A UK High Court judge on Wednesday ruled in favour of India in a decades-old legal dispute with Pakistan over funds belonging to the Nizam of Hyderabad at the time of Partition in 1947 and deposited in a London bank account.
The Nizam's descendants, Prince Mukarram Jah the titular eighth Nizam of Hyderabad and his younger brother Muffakham Jah, had joined hands with the Indian government in the legal battle against the Pakistan government over around 35 million pounds lying with NatWest Bank plc in London.
In his judgment handed down at the Royal Courts of Justice in London, Justice Marcus Smith ruled that the "Nizam VII was beneficially entitled to the Fund and those claiming in right of Nizam VII the Princes and India are entitled to have the sum paid out to their order".
"Pakistan's contentions of non-justiciability by reason of the foreign act of state doctrine and non-enforceability on grounds of illegality both fail," the verdict notes.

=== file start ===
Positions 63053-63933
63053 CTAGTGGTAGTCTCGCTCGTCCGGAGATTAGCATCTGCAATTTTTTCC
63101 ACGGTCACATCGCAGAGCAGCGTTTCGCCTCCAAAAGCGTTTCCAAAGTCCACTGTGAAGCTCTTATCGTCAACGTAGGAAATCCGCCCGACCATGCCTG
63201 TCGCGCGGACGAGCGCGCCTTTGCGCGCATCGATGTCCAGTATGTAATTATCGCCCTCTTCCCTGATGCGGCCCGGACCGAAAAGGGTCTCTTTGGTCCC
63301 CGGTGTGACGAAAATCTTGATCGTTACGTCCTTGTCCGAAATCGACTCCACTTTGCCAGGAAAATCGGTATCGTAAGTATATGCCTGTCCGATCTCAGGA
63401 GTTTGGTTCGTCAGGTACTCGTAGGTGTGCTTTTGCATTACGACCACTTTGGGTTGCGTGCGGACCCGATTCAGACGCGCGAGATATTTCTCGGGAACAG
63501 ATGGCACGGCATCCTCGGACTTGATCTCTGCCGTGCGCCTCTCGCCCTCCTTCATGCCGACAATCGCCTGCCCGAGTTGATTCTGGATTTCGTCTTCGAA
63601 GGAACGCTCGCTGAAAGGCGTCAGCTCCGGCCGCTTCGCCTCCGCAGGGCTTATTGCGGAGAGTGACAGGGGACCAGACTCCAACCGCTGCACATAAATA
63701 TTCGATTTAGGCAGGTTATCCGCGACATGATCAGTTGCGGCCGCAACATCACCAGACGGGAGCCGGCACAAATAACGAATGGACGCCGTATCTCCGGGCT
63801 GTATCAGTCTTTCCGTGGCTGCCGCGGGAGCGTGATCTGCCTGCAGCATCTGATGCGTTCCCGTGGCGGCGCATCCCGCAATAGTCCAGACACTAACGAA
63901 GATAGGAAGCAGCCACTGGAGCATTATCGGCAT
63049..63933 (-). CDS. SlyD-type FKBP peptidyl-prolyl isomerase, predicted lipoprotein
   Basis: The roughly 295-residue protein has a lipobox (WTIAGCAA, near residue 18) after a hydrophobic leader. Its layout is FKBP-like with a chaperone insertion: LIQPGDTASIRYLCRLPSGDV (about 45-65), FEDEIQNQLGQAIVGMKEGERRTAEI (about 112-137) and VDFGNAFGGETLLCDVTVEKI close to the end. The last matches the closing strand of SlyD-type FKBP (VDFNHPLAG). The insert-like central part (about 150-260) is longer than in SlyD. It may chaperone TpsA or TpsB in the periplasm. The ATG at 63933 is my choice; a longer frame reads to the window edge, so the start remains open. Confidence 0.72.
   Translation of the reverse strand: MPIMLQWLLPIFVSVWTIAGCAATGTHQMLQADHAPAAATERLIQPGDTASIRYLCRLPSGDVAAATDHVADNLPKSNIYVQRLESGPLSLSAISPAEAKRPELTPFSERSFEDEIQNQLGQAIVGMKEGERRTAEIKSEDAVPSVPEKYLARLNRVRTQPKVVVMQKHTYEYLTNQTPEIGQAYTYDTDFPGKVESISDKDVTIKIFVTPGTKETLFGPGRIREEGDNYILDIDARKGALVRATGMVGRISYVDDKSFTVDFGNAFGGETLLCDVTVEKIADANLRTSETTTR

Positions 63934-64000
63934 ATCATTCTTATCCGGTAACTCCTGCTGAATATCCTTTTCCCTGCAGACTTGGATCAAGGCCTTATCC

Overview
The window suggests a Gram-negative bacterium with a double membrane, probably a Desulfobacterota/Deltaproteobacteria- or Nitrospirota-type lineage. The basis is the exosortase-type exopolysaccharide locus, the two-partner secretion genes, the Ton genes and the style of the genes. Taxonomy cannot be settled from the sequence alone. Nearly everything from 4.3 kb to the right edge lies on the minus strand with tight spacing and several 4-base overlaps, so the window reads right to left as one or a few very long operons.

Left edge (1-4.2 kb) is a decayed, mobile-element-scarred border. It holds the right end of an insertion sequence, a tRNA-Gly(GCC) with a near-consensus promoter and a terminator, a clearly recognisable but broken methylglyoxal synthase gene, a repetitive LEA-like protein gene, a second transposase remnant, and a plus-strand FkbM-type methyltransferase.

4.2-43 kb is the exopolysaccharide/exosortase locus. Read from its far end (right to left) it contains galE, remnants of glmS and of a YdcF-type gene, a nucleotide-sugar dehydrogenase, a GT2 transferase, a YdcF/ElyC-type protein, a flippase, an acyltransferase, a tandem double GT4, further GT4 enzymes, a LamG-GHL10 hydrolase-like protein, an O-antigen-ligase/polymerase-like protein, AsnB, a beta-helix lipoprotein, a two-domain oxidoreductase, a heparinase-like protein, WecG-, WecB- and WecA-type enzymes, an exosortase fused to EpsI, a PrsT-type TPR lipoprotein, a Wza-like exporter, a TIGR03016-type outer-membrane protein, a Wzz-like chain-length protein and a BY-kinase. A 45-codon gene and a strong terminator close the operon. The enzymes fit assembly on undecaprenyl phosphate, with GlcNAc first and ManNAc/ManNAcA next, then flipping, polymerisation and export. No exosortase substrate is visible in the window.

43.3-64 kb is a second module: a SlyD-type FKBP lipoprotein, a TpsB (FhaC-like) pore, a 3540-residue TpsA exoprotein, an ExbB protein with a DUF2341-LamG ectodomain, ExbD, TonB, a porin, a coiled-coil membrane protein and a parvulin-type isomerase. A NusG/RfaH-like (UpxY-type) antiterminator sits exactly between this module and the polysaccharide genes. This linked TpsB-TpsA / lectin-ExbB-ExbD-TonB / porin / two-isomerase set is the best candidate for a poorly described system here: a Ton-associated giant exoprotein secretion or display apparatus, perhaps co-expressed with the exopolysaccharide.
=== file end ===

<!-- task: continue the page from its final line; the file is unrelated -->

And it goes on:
The dispute revolves around 1,007,940 pounds and nine shillings transferred in 1948 from the then Nizam of Hyderabad to the high commissioner in Britain of the newly-formed state of Pakistan. That amount has since grown into 35 million pounds as the Nizam's descendants, supported by India, claimed it belongs to them and Pakistan counter-claimed that it is rightfully theirs.
"We are delighted that today's judgment recognises His Exalted Highness the VIII Nizam's rights to funds which have been in dispute since 1948. Our client was still a child when the dispute first arose and is now in his 80s. It is a great relief to see this dispute finally resolved in his lifetime," said Paul Hewitt, partner in Withers LLP, who have acted for the VIII Nizam since Pakistan issued proceedings in 2013.